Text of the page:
It’s happened to us all. One moment we’re so very close to someone, meeting everyday and sharing our thoughts, hopes and interests, and the next…

Suddenly we start drifting apart, until we wake up and realise that we haven’t actually met for weeks, if not months. It could happen on purpose, or it could happen gradually and subconsciously. However we all have them – those friends who we were so close to at one point, but whose path, for some reason or other, took another direction along the way.

Everything happens for a reason, and whether at the time we’re actually aware of it or not, there probably was some kind of logic behind the fact that we drifted away from someone. It could be that it wasn’t so defined at the time, but I, for one, know my own mind, which is why I’d like to give some advice to those friends who realise they’re slowly growing apart, even though perhaps they may not really want to.

If you want to keep up a comfortable and friendly relationship, instead of ending up meeting once or twice a year and exchanging mere empty pleasantries because you actually don’t know what to say, you must consciously try to keep the fires of the friendship going. Here are some tips on what NOT to do, because unfortunately, it’s not as easy as it might sound.




If you’re a priority for someone, treat them the same way. Don’t place your friends in the background just because, for example, you have a new partner. It’s obvious that when one is no longer single, more time is dedicated to one’s girlfriend or boyfriend than to one’s friends. However even if you cannot meet so often, keeping in touch periodically through messages, chat, or even emails is easy nowadays. I had friends who ‘forgot’ all about me each time they hooked up with someone, only to suddenly ‘remember’ I existed when they suddenly became single again and needed someone to go out with. That’s a total no-no.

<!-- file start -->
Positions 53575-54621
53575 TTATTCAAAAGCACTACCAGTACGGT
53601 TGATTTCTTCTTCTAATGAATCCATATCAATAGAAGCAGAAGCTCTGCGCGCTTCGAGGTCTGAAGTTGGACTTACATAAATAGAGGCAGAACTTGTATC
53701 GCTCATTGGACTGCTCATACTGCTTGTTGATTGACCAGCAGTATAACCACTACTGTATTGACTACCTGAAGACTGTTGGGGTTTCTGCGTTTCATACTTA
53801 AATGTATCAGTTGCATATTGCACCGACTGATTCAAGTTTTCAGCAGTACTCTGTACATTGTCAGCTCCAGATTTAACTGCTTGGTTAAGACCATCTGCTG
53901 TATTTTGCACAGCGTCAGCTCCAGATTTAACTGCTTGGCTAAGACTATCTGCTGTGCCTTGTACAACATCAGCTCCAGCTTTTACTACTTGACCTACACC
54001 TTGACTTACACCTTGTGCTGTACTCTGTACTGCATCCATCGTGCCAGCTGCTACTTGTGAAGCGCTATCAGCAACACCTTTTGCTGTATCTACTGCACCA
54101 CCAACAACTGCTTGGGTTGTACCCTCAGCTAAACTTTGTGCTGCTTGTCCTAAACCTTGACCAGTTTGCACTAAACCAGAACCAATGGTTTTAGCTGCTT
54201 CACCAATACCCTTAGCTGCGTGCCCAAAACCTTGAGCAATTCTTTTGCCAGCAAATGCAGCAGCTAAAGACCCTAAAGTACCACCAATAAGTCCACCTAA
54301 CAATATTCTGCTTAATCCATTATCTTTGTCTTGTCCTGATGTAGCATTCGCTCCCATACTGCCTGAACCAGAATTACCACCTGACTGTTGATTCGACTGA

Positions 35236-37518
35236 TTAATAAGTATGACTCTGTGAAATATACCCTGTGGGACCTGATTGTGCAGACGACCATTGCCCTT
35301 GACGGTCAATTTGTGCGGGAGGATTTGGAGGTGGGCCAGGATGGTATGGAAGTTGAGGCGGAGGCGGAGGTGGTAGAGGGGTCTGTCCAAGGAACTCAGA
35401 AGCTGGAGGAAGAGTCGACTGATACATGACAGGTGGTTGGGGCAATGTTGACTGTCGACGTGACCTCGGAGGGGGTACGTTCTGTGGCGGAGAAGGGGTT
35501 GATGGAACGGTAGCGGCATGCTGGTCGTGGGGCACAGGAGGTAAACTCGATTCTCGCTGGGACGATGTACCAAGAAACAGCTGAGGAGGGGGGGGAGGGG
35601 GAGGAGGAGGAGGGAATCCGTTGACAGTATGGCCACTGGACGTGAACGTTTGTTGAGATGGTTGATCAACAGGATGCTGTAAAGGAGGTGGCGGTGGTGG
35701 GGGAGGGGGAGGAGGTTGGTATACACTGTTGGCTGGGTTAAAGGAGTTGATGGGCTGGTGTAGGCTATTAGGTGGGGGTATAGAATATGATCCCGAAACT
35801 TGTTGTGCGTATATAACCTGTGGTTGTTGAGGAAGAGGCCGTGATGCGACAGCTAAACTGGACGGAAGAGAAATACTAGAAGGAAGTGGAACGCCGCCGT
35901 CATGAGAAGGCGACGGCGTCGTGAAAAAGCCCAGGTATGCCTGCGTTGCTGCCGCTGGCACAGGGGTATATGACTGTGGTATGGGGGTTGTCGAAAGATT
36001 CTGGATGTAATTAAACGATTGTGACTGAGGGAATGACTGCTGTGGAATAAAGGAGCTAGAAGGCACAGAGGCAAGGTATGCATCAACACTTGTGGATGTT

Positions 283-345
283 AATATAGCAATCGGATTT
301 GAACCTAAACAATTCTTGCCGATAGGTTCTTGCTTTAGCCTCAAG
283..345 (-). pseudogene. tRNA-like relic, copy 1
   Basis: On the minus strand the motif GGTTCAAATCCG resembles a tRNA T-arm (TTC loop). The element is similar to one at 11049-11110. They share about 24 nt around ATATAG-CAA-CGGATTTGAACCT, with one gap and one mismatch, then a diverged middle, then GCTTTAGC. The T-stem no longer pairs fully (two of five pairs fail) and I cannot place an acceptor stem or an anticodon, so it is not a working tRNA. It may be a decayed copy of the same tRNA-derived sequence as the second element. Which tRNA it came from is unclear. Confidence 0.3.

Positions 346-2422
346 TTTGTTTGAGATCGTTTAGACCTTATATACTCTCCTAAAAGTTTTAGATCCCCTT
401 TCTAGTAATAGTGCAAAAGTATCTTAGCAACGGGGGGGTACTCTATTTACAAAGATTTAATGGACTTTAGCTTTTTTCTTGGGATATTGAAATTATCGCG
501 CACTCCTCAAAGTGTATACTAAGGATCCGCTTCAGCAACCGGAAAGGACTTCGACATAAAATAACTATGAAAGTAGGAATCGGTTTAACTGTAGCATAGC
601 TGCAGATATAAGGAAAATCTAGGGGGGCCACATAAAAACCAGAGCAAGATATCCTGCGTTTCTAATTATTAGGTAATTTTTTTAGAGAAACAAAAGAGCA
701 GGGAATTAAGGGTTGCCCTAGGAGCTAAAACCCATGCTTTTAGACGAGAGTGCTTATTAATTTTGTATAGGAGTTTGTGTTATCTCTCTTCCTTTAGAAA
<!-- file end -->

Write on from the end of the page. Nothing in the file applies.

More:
If you have an issue with me, talk to me about it. Don’t go moaning behind my back; that’s how gossip starts. And the truth will always out, so in the end, just because you were afraid to face the person and tell them what you really felt, or maybe because you lacked the self-esteem to have a plain out discussion, you end up losing a friend and getting a reputation as a gossip monger instead of feeling better.

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If you hear rumours about a friend, perhaps from a jilted lover or a disgruntled admirer, be adult enough to take them with a pinch of salt and make sure to listen to both sides of the story. Talk to your friend and ask what happened instead of jumping to conclusions. And most importantly, be honest and tell them what’s going on, instead of becoming part of the rumour-wagon yourself and adding to the sniggers. If you do that, you’ve never been a real friend at all.

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If your friends answer their phone immediately, and always text you back, you should do the same. Don’t leave them hanging for hours or more waiting for a reply, or if you do, provide a reason for the delay and an apology. When someone realises that communicating with them is not so important for you as it is for them, they will stop making efforts to get in touch with you.

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Being different

Having differing interests or styles doesn’t mean that we should think our friends’ preferences are less important than our own. Never make someone feel self-conscious or uncomfortable in expressing their joy or feelings about a hobby or an achievement, even though you might not share it.




People in general need privacy and don’t always feel comfortable sharing their problems. Just because they share them with you doesn’t mean you have the lee-way to tell them to others. Respect your friends’ private space and be aware that they don’t always tell you everything, nor are they obliged to. Everyone has his own problems and most of us prefer to tackle them in our own way and in our own time. In other words, if you push in when you’re not wanted, your friends will start seeing you as a nosy-parker, and no one wants those around.



More from Eve: Can men and women ever be ‘just friends’?